© 2010 – Routledge
200 pages | 9 B/W Illus.
This book considers the Arabic biographies of Prophet Muhammad, the earliest of which dates from two centuries after his life. These biographies, prized by Muslims, have been approached in the Western study of Islam from a range of positions. Some scholars reject them entirely, seeing in them products of the Muslim community’s idealisation of its history, while others accept them at face value, reasoning that, if not exact versions of events, the events could not have differed too much from their descriptions.
The author revisits the debate and reconsiders several key incidents in the life of the Prophet. By compiling an extensive corpus of materials and comparing them closely, this book analyses the transmission and the contents of the accounts. It shows that by understanding clearly the interaction in early Islam between written and oral modes of transmission, and by the judicious sieving of the accounts, as well as the lines of transmission, we can sometimes reach back to that generation of Muslims who though not themselves witness to the events were younger contemporaries of those who were. Establishing a solid basis for the informed study of Muhammad’s biography and adding to the ongoing debate, this book will appeal to scholars of early Islam, history and theology.
Foreword. Introduction 1. The Main Medinese Transmitters: Learning and Teaching the Use of Writing 2. The Text in the Transmission Process: Muhammad’s First Revelation (The Iqra’ Narration) 3. The Issue of Authenticity: The Tradition of the Slander Against A’isah (hadit al-ifk). Afterword. Appendix 1: The Corpus. Appendix 2: List of Sigla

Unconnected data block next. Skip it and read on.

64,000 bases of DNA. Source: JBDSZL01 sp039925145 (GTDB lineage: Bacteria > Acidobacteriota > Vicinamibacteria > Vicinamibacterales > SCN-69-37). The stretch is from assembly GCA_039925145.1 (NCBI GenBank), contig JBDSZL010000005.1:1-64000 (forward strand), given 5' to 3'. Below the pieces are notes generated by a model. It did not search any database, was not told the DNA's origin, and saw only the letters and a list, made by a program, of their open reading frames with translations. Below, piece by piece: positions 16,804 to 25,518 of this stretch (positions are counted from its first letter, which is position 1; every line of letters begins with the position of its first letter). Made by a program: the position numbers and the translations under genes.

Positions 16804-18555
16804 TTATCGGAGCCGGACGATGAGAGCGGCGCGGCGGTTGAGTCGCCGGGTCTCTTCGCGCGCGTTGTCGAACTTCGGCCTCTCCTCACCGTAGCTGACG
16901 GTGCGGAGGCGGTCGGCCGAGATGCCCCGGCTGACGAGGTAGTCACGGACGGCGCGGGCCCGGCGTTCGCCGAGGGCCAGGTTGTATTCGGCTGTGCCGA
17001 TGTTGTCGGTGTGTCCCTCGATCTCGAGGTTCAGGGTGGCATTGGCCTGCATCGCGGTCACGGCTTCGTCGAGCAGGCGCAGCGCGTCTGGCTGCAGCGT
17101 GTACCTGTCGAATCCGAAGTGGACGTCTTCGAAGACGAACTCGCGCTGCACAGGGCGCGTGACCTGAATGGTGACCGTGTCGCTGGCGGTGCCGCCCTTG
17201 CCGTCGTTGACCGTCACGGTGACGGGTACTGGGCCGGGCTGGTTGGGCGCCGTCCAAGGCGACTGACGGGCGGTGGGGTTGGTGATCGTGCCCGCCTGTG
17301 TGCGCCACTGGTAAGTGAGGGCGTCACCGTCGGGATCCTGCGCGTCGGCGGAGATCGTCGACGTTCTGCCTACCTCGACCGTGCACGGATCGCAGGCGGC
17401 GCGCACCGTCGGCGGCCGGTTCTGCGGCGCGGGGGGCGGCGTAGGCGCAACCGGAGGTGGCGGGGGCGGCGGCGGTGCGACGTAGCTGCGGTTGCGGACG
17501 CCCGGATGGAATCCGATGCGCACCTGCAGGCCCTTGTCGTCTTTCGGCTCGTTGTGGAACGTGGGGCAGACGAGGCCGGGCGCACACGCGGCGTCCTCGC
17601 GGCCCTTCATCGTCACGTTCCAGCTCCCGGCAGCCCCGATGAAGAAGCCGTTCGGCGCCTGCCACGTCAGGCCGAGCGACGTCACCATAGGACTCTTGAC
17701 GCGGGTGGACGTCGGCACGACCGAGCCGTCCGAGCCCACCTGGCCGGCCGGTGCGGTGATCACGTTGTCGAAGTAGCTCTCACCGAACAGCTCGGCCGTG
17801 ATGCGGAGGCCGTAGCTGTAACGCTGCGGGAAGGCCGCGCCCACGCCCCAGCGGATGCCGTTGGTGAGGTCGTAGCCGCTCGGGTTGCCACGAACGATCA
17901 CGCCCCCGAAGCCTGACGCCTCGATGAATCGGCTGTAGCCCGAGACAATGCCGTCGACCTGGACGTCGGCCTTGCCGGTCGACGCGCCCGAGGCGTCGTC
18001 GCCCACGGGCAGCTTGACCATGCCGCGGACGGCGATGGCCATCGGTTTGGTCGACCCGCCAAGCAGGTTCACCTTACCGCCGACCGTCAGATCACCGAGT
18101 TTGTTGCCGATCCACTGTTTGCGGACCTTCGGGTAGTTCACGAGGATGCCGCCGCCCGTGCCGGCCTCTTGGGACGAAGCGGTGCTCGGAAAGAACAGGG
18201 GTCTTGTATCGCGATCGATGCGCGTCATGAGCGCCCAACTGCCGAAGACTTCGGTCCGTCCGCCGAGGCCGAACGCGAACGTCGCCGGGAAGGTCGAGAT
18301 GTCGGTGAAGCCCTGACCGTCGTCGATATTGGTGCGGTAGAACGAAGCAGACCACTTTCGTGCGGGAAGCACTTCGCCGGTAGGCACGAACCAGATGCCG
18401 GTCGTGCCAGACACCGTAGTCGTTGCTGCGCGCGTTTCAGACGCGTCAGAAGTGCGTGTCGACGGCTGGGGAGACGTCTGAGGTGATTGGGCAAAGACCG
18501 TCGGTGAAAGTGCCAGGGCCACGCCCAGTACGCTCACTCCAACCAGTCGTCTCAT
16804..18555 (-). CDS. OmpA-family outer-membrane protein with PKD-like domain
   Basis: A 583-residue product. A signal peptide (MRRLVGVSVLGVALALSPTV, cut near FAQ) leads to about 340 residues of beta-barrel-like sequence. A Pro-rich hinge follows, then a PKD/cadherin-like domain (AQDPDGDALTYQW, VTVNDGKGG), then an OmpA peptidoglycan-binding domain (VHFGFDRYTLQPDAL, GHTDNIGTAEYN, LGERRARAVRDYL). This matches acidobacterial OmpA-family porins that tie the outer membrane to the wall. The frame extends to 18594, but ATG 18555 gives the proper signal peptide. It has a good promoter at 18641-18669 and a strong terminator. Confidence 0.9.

The nature of the historical period in which the emergence of Islamic civilization occurred has produced vigorous scholarly debate. While the general impact of the newly formed Arab empire on pre-existing cultures is evident to historians, establishing the varied trajectories of the transition from pre-Islamic times to the period in which the establishment of an Islamic social, political, administrative and cultural order is a matter of significant discussion. Routledge Studies in Classical Islam is dedicated to the best scholarship on that period, revealing the difficulties and the complexities in establishing the history of the time. Focusing on the Arab and Persian worlds up to the tenth century, the series includes original textual sources in translation, modern scholarly works not previously available in English, and newly commissioned works dedicated to examining the period critically in light of the evidence that is available to historians today. Every work in this series focuses on the question of "how do we know" when it comes to establishing the history of this controversial period, producing a persuasive body of insightful scholarship as conducted in the academic community today.